Reports & Analysis

Analysis: Governor’s FY2025 Budget Address

In his sixth State of the State and Budget address, Governor JB Pritzker unveiled his administration’s proposed budget for Fiscal Year 2025 (FY25). While the General Assembly won’t approve the final budget until late May, this Governor’s proposed budget signals the administration’s priorities. A state budget is an expression of our leaders’ values. They fund what they deem most important among an array of ever-competing priorities, and this year, we’ll be vying for environmental funding in an evolving fiscal landscape.

Over the past three years, Illinois enjoyed projected budget surpluses. But in FY25, Illinois faces an estimated $891 million deficit. Increased program costs and relatively level revenues will make funding all the state’s priorities difficult. We’ll have our work cut out as we advocate to close budget gaps for a few key environmental programs. That’s why our budget analysis is critical as we head into the bulk of the legislative session through the end of the budget process.

IEC has crunched the numbers and taken a good look at the big picture of where the proposed budget measures up to the environmental challenges we face and the areas where it has fallen short. Here are the highlights:

Governor Pritzker continued his climate leadership through his FY25 budget. He has proposed increased funding to reduce emissions from climate change through electrification, energy efficiency, and support of the Climate and Equitable Jobs Act. Highlights include: 

  • $266 million in Inflation Reduction Act (IRA) funding for energy efficiency and electrification home rebate programs
  • $250,000 in funding for the Illinois soil health program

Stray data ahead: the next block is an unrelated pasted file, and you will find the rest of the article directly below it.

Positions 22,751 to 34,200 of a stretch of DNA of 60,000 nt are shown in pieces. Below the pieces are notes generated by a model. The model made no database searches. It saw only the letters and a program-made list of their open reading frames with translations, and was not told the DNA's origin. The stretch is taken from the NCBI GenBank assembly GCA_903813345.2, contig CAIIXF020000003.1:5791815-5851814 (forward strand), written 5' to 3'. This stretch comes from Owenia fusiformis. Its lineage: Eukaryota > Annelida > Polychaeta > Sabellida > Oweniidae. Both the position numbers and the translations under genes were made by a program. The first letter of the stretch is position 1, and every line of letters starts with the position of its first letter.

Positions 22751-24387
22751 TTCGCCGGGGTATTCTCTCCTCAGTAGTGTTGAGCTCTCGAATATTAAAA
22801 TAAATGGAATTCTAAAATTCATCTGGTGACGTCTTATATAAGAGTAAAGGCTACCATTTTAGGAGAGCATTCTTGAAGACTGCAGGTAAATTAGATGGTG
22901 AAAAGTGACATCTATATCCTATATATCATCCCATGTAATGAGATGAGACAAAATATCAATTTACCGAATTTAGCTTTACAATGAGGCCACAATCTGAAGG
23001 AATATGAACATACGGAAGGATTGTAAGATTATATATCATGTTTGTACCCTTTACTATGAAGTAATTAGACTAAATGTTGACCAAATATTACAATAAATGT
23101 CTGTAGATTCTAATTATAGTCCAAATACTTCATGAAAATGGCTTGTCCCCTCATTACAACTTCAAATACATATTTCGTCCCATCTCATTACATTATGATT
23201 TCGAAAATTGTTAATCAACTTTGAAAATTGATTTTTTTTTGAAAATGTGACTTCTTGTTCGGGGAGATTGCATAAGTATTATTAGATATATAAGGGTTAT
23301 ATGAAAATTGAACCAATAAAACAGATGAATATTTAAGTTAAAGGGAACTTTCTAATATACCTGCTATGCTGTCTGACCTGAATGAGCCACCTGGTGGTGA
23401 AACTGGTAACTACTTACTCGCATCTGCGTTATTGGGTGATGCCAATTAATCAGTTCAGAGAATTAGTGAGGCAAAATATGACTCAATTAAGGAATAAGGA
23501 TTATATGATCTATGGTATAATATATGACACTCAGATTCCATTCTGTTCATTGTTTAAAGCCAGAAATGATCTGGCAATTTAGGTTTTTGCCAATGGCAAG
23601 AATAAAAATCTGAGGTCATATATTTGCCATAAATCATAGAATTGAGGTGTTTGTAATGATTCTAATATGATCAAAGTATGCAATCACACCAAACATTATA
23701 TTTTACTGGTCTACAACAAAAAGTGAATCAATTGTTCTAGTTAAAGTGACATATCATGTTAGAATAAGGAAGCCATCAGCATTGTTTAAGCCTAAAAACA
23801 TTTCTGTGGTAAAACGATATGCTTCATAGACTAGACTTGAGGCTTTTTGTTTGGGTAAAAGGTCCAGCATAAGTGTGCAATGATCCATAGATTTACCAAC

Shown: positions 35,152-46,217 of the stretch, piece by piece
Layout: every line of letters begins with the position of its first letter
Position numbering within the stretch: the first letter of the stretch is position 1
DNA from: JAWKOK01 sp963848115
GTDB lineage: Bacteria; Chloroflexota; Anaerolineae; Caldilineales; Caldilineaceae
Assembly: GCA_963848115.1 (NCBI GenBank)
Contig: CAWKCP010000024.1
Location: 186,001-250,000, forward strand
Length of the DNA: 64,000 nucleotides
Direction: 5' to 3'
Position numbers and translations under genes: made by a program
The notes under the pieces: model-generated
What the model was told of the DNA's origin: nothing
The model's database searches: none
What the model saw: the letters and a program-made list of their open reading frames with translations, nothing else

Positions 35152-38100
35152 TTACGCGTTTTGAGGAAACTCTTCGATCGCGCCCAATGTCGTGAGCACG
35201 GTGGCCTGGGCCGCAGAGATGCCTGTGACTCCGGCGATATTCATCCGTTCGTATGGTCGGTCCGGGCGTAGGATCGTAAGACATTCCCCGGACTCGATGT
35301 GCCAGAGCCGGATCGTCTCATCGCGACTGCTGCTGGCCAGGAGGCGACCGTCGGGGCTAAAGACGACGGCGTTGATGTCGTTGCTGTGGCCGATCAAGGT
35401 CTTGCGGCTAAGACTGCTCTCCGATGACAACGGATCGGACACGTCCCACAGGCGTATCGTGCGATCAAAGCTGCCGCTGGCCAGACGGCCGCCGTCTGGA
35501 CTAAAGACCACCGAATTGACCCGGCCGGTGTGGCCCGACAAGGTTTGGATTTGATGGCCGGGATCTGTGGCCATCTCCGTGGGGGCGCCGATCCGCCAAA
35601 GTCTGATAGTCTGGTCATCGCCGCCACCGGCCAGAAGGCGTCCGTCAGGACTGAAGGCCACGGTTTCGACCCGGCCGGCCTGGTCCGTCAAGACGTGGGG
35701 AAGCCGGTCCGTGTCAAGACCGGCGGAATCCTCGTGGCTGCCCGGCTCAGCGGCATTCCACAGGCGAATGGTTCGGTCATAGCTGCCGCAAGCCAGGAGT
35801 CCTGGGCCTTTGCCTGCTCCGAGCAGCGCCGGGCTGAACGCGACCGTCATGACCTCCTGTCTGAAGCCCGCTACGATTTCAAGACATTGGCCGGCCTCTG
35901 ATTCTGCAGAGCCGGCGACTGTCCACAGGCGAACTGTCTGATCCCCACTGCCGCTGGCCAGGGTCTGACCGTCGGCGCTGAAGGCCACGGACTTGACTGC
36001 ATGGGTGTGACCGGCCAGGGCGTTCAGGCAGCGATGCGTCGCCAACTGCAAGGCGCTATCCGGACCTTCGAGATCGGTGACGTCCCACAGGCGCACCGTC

Disappointments in the proposed budget include:

  • only $20 million of new funding to address lead service line replacement and 
  • a reduction in funding to the soil and water conservation districts.  
  • The Cover Crop Discount Program funding remains steady at $660,000. We are calling legislative leaders to increase the fund to $3.1 million to cover 500,000 total acres.

The budget introduced is just the first step in this process. As the legislative session progresses, IEC and our affiliates will continue to advocate for our environmental priorities and monitor the budgetary progress over the next few months, addressing budget shortfalls.

Below is our complete initial analysis of Governor Pritzker’s proposed FY25 state budget.

Sustainable Agriculture and Conservation

  • Adds an additional 100 staff for the Illinois Department of Natural Resources (IDNR) to modernize and rebuild staffing, increasing General Revenue funds from $75 million to $93 million.
  • Adds $250,000 for Soil Health Assessment as passed by SB1701 in 2023
  • Natural Areas Acquisition Fund increase to $13 million
  • The Fall Covers for Spring Savings program, which provides cover crop insurance discounts to farmers, is appropriated at $660,000, level with FY24
  • $13 million Soil and Water Conservation Districts (SWCDs), which is a decrease of over $7 million from FY24 
  • $1.2 million was reappropriated for the Conservation Reserve Enhancement Program.
  • $30 million for new grants from the Open Space Land Acquisition and Development fund
  • $1.5 million for East St. Louis Flood Mitigation Planning – Cost Share Agreement 
  • $1 million for the Lake County greenway project